Harry Myers  /  USGS
This photograph, taken from a tethered balloon five weeks after the great earthquake of April 18, 1906, shows the devastation brought on the city of San Francisco by the quake and subsequent fire. The view is looking over Nob Hill toward business district, South of the Slot, and the distant Mission. The Fairmont Hotel, far left, dwarfs the Call Building.
NBC News
updated 4/18/2006 7:24:24 AM ET 2006-04-18T11:24:24

SAN FRANCISCO — Being assigned to shoot TV segments for the centenary of one of the greatest U.S. disasters, the Great Quake and Fire of 1906, was a reminder that the event was one of the first major stories to be covered by both moving and still photography.

Perhaps more notable, it also saw the birth of the citizen photojournalist.

After the ground stopped shaking and people took account of themselves and their families that April morning, they did what many people would do today. They journeyed out into the streets of San Francisco and began taking photographs.

The "Brownie"
And like many innovations, it was made possible by a technical advance, in this case the Kodak Brownie camera.

"There were thousands of people who owned the little Kodaks — with the drop-in roll of film — and they grabbed their cameras and ran into the streets,” said James Dalessandro, a San Francisco filmmaker.

“So there are literally tens of thousands of photographs taken by amateurs," Dalessandro said, "and some of the most striking images were actually taken by amateurs." 

The Brownie cameras were first introduced in 1900. "It was the great Christmas and birthday gift, so there were thousands in San Francisco,” said Dalessandro. “It was the first major disaster that was ever photographed at that level."

But not all of the disaster was covered with the same intensity. Although several hundred thousand photographs were taken, the shooting all but stopped after a few days. 

"You'll notice if you look at the thousands of photographs," Dalessandro said, "that there's a lot of the earthquake damage, and of the early fires and of people streaming down Market Street, and the [first two days of the] fire. There is very little of the last day, when the flames are incredibly high, and when the Navy was evacuating people, because they simply ran out of film. They also were fleeing for their lives."

Not all amateurs
Not all of the photographers were nameless amateurs. Famed writer Jack London ("The Call of the Wild," "White Fang"), also a talented lensman, was one.

On the morning of the quake, London and his wife, Charmian, were woken by the ground shaking at their home in Sonoma, about 50 miles north of the city. In the early dawn light they could see San Francisco burning. They grabbed their cameras, the made their way to the city by horse and train, and by nightfall were wandering through San Francisco taking pictures and interviewing survivors. Many of the photographs they took were published in the magazines of the time.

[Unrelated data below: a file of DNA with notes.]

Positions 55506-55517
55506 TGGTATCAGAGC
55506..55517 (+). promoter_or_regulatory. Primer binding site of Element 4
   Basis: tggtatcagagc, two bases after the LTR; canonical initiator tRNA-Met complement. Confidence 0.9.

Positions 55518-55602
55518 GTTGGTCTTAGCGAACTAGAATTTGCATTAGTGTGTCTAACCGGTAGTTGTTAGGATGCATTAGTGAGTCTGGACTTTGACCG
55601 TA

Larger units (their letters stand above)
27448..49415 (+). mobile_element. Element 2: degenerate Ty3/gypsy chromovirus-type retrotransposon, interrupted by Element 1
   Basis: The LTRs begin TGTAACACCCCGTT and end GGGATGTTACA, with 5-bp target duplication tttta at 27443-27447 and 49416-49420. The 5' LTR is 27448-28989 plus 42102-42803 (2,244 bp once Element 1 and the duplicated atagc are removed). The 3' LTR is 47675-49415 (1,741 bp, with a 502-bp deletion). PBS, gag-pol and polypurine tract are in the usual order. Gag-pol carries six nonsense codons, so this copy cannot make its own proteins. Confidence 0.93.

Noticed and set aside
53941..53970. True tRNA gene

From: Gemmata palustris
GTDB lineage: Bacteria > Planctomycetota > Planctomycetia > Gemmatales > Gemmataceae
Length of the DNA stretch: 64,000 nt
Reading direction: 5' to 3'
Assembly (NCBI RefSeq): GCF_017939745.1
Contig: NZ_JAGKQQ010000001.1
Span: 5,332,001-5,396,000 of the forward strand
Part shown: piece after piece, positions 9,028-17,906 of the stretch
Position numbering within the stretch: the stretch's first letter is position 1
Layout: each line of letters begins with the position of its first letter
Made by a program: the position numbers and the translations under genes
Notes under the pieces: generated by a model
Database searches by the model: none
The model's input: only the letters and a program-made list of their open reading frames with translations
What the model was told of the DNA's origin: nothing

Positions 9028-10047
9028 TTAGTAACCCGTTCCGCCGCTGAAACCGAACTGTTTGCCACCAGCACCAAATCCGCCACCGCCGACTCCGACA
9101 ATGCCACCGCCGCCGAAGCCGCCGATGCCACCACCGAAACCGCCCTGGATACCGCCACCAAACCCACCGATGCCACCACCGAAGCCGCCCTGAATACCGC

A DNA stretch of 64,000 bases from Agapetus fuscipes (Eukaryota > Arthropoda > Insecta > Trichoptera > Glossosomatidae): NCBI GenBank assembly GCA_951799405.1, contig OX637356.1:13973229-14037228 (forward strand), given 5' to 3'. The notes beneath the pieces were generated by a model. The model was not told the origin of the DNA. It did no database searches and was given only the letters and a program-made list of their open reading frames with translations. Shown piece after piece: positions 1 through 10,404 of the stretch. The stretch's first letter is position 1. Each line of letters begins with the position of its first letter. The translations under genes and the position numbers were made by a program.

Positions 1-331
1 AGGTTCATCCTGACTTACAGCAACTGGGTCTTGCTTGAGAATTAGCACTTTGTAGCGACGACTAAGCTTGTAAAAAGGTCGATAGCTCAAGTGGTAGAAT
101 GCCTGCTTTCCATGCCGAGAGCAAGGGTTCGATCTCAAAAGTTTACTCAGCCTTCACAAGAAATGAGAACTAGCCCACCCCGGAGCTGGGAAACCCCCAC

A time for innovation
Some of the most inventive photographs grew out of attempts to get the "big picture” of the entire city that would sum up the disaster for people across the world.

Harry J. Coleman of the San Francisco Examiner tried aerial photography from the basket of a balloon, but his craft only carried him a short way before sinking back to the ground.

Success was finally achieved when George Lawrence of Chicago flew a custom-made camera on the end of a string of seventeen kites with a wire strung to trip the shutter with electrical current.  This device took dramatic panoramic photos of the city from between 650 to 2,000 feet. These photos are reported to have sold for $125.00 each, a small fortune at the time.

Although some of the buildings photographed in 1906 have since disappeared, several skeletons of still existing buildings can be seen in the photographs of the ruins left by the quake and fire.

The Palace Hotel, The St. Francis Hotel, The Call Building and the Ferry Building are major landmarks today that can be matched fairly easily with the 1906 shots.

‘Citizen photojournalists’
Looking back at the treasure trove of material, I wonder if these “citizen photojournalists” had any idea of the contribution they were making to history. What if those Kodak cameras had been on the Titanic or in the Galveston Hurricane of 1900?

The citizen photojournalist has come a long way since the Great Quake.  Now we see cameras everywhere.

The citizen photojournalist was in the Indian Ocean recording the 2004 tsunami and in New Orleans capturing images of Hurricane Katrina and her aftermath.

Still waiting for ‘The Big One’
Meanwhile, as a news photographer, it is my obligation to be ready to shoot most, if not all, of the time.

For instance, I covered the 6.9 Loma Prieta Quake which rocked the Bay Area in 1989. As we rushed out to take pictures at the time, we thought it was "The Big One" we professionals were waiting for, the once-in-a-lifetime event for the history books.

But we soon knew it paled in comparison to 1906, and once again I am waiting.

Tim Walton is an NBC News cameraman based out of San Francisco.


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